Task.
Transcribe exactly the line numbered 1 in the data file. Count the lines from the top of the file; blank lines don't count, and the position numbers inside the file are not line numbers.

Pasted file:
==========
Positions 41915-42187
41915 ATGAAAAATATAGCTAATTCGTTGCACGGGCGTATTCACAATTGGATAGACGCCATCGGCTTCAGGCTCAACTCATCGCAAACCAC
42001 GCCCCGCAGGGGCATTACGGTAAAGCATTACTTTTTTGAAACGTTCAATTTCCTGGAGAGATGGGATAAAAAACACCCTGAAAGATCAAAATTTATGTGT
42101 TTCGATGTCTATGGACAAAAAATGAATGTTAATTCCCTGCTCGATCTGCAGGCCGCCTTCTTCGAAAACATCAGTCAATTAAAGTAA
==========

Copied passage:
Positions 41915-42187